Inhambane was one of the first Arab influenced trade centers and one of the first places in Mozambique where Islam spread. And mosques were built. The name Mozambique, is said to have been derived from Musa Al Biq or Musa Bin Biq or Musa Mbiqi or Musa Maliq which was the name of the sultan on Ilha De Mozambique (Island of Mozambique). Deriving from that, the Portuguese applied the name to the whole country which they occupied then.
In Mozambique, Muslims and mosques have a long history dating back to hundreds of years. Some of the early Muslim settlements here, like in Sofala and Beira, were ruled by shaikhs appointed by the Sultan of Kilwa. By the beginning of the 19th century, there were many mosques in most of the main trading centers of the country.
In the olden days, Quelimane was ruled by a sultan. It is a large town today. The few mosques that are here are rather small and need better maintenance. The town too, could do with a better, larger mosque. On all the main islands off the coast of Mozambique, there are many Muslims. It is from these Islands and the main Muslim dominated trade centers on the coast, that Islam was spread inwards by mainly people of mixed Arab and African blood; and by indigenous Mozambicans.
Ilha de Mozambique or Island of Mozambique, was a major Arab port long before the Portuguese arrived here; and was once, before Maputo, the capital of Mozambique. Its unique and remarkable Arab and Portuguese architecture of stone and macuti reed, has put it on UNESCOs World Heritage List; it has the oldest European building in the Southern hemisphere.
Almost all of the Island's population is Muslim. The old dilapidated streets here, which now require much repairs, restoration and maintenance, are narrow and Hadhramesque. Like of Muslims in all East Africa, the maulid is an important part of Islamic festivities on this island.
|Ilha de Mozambique|
|Masjid, Ilha de Mozambique|
|Jam'ia Mosque, Maputo|
By the middle of the 15th century, Islam had spread all the way to the Zambezi. In the 19th Century, notable among the converts, were the Yao tribe; most of whose chiefs had converted to Islam. From long ago, Arabs have been some of the most influential Muslims in the North of Mozambique; and Indians have had more influence in the south, especially in the capital city: Maputo. In the last 10-15 years, Islam has been made stronger in the city by the arrival of North Africans and other Middle Eastern Arabs; funding for Muslim projects by wealthy Gulf Arab countries, has been most helpful too.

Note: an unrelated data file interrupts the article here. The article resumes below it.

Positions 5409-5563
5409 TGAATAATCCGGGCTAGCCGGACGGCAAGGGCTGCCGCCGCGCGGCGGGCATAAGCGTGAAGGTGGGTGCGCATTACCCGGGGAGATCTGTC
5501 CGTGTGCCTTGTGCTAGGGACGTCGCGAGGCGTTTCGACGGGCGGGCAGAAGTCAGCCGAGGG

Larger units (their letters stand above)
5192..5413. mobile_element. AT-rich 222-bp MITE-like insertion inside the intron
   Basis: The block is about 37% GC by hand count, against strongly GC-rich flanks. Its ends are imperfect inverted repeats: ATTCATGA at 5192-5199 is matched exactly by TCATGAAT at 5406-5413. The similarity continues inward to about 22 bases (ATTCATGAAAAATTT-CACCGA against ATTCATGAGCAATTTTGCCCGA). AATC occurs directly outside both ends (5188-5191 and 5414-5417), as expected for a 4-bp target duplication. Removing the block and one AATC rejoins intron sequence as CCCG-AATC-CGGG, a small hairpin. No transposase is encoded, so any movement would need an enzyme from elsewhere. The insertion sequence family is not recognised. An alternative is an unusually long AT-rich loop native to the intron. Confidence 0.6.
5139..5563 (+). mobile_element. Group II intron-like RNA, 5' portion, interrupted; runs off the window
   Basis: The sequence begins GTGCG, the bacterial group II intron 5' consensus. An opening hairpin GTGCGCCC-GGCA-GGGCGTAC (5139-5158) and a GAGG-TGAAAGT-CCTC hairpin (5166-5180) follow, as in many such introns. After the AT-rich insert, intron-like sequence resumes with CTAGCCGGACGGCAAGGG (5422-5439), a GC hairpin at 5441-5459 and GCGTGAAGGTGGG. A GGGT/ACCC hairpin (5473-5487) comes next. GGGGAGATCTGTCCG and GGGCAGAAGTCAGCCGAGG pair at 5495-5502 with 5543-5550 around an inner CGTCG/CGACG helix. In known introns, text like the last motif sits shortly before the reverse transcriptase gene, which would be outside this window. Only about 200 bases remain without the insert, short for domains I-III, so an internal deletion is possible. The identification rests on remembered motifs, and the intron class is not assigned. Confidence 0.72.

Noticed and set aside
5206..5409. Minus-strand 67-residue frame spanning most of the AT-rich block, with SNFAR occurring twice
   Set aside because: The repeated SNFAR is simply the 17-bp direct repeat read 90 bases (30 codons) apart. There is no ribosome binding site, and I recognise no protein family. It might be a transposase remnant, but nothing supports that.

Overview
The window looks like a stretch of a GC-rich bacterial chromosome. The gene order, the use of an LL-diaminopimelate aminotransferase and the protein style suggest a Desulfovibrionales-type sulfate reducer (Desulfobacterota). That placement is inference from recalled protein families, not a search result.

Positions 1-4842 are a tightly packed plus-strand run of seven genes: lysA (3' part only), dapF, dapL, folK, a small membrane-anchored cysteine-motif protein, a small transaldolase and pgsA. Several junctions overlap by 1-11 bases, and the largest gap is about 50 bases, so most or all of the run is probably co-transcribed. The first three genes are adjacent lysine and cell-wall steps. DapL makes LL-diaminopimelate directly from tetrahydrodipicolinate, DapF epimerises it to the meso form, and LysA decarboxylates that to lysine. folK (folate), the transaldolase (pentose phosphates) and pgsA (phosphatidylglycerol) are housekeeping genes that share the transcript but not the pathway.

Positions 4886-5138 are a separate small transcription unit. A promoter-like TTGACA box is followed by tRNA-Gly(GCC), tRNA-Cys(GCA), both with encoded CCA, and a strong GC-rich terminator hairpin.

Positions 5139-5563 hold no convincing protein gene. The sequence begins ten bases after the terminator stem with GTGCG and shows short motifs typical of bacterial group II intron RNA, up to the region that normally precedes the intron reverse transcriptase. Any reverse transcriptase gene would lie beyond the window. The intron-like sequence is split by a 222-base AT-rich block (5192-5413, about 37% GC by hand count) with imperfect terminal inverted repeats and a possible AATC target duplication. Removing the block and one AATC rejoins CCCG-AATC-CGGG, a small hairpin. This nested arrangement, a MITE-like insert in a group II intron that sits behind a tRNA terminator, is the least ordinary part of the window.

Many agencies from the Gulf and South Africa are now assisting with the building of mosques and Islamic educational institutions. Today, there are many prominent Muslim Mozambicans; including members of parliament.
|Masjid Taqwa, maputo|
As in all Eastern African countries, the Hadharem, from Hadhrmaut, played a very important role in introducing Islam to Mozambique; together with the Omanis and Iranians. Later Indians and Pakistanis helped in strengthening Islam and spreading it even further. When the Portuguese arrived and colonized Mozambique in the 16th Century, not only did Muslim dominance end but the Portuguese, retaliating against centuries of Muslim occupation of Portugal, treated Muslims with an iron fist; some times, whole Muslim populations were slaughtered under one pretext or another. This discrimination and suppressive way did not stop Islam from spreading and flourishing; by the 1960s, Muslims from Mozambique were journeying to Tanzania, Kenya and even as far as Saudi Arabia, to seek Islamic knowledge. Today, reflecting on how much the situation has changed for the better for Muslims: the main Islamic occasions of Eid El Fit'r and Eid Al Ad'ha are recognized as national holidays; and Mozambique, since 1994, one of the only two Eastern African countries, is a member of the Organization of the Islamic Conference.
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